Common Buckthorn can lead to significant yield losses and lowered grades of cereal by being an alternate host for a fungus that causes oat rust. It is often confused with Chokecherry.
*graphic courtesy of the University of North Dakota
European Buckthorn is native of Eurasia. It was introduced to North America as an ornamental shrub, for fence rows and wildlife habitat.
This plant is found in Manitoba and is a large problem in natural areas within Winnipeg.
This plant is able to successfully invade habitats because of its tolerance of a wide range of moisture and light conditions, and its heavy seed production.
The dense shade produced by stands often reduces biodiversity in a habitat. Thorns can be harmful to humans or animals that come into contact.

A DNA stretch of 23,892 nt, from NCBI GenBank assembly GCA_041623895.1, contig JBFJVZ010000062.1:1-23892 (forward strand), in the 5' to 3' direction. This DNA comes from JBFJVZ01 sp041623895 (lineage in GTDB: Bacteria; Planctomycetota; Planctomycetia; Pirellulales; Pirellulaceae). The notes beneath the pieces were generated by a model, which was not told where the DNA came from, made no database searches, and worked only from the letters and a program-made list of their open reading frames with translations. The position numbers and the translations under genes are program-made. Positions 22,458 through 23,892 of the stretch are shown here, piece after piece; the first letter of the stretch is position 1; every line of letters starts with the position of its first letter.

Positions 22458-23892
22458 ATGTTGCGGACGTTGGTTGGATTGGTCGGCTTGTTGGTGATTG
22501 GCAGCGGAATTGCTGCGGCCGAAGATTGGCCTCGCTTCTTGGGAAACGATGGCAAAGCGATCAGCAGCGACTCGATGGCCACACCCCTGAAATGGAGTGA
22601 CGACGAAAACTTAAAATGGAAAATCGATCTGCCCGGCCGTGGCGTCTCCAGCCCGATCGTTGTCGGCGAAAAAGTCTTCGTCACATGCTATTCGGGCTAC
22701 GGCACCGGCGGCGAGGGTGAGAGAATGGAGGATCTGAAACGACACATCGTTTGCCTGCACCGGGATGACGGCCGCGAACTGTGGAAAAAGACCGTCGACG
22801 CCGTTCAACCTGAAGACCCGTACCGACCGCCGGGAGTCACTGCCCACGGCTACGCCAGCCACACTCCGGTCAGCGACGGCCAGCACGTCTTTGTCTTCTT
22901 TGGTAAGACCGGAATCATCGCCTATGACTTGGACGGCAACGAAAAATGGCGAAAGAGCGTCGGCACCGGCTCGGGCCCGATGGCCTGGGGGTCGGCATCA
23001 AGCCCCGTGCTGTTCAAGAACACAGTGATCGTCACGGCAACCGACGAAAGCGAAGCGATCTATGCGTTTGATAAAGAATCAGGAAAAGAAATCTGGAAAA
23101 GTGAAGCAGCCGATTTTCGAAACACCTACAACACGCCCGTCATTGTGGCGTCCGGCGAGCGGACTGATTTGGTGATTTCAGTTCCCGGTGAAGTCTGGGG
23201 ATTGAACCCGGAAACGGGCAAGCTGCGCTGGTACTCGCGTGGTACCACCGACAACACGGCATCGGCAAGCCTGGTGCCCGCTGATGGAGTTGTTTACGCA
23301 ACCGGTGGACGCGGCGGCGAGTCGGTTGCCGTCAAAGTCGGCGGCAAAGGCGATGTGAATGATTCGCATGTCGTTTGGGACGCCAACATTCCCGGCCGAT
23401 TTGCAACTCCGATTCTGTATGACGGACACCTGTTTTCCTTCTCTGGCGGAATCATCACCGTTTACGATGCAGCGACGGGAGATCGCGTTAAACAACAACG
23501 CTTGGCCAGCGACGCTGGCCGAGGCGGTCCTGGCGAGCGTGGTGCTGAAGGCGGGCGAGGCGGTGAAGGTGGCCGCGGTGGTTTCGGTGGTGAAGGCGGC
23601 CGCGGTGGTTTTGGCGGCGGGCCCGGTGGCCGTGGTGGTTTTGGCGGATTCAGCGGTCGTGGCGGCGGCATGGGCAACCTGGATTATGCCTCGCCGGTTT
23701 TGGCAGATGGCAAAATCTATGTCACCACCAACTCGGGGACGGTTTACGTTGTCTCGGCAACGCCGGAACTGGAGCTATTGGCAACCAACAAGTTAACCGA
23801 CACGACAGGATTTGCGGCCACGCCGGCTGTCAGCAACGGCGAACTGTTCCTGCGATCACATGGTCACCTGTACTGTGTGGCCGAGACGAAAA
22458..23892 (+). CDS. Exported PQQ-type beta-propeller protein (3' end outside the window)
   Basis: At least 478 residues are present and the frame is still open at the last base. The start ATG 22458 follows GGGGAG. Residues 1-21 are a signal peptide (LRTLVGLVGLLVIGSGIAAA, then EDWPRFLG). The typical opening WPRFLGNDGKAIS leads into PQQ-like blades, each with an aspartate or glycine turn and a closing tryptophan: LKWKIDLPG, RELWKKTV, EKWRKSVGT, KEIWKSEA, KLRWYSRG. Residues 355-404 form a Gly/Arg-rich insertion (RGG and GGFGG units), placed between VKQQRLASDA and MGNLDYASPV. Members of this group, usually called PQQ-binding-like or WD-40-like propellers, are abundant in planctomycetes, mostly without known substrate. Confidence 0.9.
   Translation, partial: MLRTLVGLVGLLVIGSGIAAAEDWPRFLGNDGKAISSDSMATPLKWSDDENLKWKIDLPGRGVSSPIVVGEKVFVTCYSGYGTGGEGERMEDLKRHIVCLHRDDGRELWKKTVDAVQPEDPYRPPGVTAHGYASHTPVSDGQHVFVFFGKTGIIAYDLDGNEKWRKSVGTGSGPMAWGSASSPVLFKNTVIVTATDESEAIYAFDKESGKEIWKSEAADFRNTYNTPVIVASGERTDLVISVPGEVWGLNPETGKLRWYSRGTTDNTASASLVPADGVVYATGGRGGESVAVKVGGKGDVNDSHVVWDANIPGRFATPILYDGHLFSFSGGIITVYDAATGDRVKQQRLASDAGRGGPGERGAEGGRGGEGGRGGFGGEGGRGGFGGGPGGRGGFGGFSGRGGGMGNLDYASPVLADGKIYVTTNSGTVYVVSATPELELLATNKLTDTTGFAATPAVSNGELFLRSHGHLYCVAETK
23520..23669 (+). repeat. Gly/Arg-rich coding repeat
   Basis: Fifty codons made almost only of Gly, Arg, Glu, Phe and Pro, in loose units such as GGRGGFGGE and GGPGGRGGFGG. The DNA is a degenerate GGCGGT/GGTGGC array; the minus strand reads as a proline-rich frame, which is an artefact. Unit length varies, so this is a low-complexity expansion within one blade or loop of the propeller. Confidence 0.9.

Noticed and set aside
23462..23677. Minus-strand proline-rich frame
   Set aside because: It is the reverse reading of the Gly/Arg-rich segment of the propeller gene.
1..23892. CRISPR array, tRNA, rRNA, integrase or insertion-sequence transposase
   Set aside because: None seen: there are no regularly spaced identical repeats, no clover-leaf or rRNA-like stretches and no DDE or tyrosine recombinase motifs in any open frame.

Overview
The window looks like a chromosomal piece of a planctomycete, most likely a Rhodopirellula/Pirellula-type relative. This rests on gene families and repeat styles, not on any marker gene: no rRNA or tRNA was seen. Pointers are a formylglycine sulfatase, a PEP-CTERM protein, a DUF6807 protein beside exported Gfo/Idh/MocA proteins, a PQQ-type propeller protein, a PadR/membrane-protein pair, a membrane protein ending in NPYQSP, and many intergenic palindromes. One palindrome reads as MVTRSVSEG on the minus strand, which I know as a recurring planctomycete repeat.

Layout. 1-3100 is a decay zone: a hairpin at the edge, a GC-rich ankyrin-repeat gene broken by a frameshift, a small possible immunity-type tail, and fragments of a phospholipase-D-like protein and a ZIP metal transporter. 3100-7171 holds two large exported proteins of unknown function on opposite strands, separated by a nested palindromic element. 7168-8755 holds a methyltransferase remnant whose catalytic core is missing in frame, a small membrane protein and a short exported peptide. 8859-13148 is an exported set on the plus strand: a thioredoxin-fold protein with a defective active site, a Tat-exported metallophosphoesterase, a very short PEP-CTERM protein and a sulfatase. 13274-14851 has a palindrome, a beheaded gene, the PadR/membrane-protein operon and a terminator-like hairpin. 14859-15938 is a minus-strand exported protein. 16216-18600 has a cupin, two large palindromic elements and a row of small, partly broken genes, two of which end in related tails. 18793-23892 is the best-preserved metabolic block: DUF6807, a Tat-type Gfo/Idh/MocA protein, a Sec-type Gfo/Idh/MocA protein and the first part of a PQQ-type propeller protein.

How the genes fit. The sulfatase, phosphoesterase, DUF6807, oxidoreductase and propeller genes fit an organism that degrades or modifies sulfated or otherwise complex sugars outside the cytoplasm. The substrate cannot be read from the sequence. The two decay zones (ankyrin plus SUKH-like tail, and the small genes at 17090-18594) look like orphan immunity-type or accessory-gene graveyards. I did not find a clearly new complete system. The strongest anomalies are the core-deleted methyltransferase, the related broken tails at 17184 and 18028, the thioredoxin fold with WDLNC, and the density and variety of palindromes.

Where to Look
Common in fence rows, pastures, roadsides, woodland and abandoned areas. It can also be seen infesting natural areas and invading river bottom and upland forest habitat.
Flowers: Small, greenish to yellowish, short-stalked and in small clusters.
General: Shrub to 6m tall, outer bark is dark with small pores and inner bark is orange.
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